Recent research conducted by Pharmapartners has shown that a majority (55%) of questioned patients has no clue about the online services offered by their general practitioner. Only 7% stated that they have made new appointments online and only 3% reported having participated in an e-consultation. The numbers are even lower than the ones from 2016’s eHealth Monitor, though the conclusion is the same: GPs need to raise awareness about their digital services.
Plenty of possibilities
The eHealth Monitor has also shown that most GPs do offer online services: 85% said that they offer at least one way in which patients can get in touch online. The options to make appointments online have also increased: in 2013 only 14% of GPs offered this option, while in 2016 this has increased to 37%. Developments in telecare are slower – only 2% of the GPs stated to offer this.
Such functionalities are also supported by our messenger – besides the ‘standard’ messaging and video call functionalities for conducting e-consultations, Alterdesk offers the option to add a chat button to a healthcare provider’s website. Using this, the patient can contact the (in this case) general practice to make an appointment or ask a quick question.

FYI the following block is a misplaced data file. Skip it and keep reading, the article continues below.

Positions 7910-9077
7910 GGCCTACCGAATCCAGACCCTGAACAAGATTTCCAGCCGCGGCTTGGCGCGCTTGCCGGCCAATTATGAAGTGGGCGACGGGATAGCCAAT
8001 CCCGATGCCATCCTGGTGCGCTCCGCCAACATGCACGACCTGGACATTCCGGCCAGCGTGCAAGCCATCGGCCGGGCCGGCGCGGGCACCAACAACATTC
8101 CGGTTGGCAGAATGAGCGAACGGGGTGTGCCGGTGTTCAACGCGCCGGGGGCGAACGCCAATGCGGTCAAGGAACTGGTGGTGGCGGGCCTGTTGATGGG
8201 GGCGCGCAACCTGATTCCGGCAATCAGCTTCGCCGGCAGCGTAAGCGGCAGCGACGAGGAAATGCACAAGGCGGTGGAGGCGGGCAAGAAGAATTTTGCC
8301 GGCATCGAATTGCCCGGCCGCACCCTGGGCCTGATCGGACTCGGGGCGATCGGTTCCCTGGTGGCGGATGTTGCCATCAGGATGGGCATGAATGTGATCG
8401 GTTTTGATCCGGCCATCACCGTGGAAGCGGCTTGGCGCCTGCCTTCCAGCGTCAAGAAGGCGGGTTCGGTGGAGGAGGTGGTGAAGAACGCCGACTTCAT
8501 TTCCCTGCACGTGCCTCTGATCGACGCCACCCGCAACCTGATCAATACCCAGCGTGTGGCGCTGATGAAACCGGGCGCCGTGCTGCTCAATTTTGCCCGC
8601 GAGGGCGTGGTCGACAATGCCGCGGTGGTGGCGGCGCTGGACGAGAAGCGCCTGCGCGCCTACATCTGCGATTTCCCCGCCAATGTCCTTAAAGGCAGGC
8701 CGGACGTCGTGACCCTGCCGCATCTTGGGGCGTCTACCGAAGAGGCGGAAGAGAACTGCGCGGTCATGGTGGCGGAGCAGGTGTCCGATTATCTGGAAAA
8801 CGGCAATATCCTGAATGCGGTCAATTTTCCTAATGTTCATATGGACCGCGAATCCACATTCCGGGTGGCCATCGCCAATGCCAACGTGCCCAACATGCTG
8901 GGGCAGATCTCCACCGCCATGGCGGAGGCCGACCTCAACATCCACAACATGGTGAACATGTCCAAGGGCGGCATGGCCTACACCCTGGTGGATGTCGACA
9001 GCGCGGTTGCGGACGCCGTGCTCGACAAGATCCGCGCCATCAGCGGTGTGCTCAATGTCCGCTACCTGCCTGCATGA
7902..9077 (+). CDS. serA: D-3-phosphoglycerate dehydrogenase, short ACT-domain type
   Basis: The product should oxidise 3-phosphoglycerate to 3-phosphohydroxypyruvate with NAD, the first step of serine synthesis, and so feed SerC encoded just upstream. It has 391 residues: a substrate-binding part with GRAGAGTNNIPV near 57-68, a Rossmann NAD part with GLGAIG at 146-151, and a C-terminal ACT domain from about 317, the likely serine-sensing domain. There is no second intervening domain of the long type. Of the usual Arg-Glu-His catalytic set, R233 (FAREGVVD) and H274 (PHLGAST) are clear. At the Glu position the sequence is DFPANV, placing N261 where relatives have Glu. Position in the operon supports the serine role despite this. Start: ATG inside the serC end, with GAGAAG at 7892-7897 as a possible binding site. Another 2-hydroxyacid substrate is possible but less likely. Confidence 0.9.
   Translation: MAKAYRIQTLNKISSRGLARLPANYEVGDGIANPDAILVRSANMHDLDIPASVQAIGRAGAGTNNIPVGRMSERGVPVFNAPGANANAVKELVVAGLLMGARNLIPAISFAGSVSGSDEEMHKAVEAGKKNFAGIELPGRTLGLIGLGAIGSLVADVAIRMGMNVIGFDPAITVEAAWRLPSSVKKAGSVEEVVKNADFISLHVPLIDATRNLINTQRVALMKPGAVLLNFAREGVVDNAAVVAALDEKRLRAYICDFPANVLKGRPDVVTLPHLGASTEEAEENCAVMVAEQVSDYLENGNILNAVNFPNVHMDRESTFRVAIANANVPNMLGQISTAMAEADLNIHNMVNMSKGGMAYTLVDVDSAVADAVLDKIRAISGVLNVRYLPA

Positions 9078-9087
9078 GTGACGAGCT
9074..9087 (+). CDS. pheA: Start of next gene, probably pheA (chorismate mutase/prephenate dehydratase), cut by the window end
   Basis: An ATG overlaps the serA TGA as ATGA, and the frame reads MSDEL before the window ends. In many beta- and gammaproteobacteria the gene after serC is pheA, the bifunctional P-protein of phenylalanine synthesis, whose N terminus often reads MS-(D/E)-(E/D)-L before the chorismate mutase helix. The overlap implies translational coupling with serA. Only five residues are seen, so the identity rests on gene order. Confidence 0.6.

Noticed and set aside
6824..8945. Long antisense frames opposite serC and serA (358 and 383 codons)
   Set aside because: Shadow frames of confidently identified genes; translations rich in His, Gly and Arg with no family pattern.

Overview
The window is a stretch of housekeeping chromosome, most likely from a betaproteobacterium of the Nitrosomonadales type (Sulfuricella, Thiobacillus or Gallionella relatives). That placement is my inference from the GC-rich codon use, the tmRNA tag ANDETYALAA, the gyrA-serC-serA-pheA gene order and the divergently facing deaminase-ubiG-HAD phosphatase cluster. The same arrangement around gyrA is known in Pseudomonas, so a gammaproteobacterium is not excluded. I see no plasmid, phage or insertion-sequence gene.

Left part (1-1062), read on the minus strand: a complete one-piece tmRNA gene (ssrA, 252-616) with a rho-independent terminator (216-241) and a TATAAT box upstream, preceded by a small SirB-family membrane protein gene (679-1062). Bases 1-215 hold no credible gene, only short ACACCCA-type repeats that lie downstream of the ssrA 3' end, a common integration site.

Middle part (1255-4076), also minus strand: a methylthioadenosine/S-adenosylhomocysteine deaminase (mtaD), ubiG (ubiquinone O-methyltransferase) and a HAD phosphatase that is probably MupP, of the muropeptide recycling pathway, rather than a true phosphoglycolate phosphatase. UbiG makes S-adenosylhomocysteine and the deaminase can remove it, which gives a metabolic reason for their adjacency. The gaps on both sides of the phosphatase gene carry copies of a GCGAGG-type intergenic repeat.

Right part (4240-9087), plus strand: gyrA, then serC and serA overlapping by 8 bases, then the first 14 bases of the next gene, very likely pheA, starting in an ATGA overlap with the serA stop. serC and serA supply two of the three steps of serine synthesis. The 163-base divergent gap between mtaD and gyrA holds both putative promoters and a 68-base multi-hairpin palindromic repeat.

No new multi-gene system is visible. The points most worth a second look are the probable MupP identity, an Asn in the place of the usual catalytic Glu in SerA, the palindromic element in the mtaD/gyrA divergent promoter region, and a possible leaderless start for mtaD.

This will look like this:
The needs of the patient
It is not as if the patient does not want their GP to offer digital services. At least 43% of those asked (mostly the younger segment) said that they would like to make an appointment online, but that their GP did not offer this service or that it is unclear whether it is an option. It is this lack of clarity that will need to be bridged.
The needs of the GP
It is also in the GPs own best interest that the digital services offered by the practice are used to their best advantage. It is often mentioned that GPs have to deal with an immensely heavy workload, which could be improved by the right digital practices.
Also, 58% of the GPs mentioned that they have experienced positive effects from digital contact with patients. The amount of telephone calls the assistants need to deal with decreased and the accessibility and efficiency of the general practice was improved.
Inform and motivate
It seems that it is necessary for the team of the general practice to inform their patients about the possibilities and how this could benefit them. They could do this by, for example, the following means:
- Face to face during a consultation (“Many patients trust their GP: if the GP points out the online possibilities, they will take it seriously”, says D. van Oosten from Pharmapartners.
- On the website (make sure the interface is user-friendly and accessible).
- By means of an online newsletter (for those patients who do not visit the website regularly).
- By telephone (to inform the patient that future appointments could also be made online).
- By means of printed leaflets handed out at the practice.
The more different media are deployed, the bigger the chance that patients will be reached and the services provided are used to their best advantage. Ultimately, everyone benefits if the GP and the assistants are less busy (and patients can get help more quickly) and the practices become more accessible.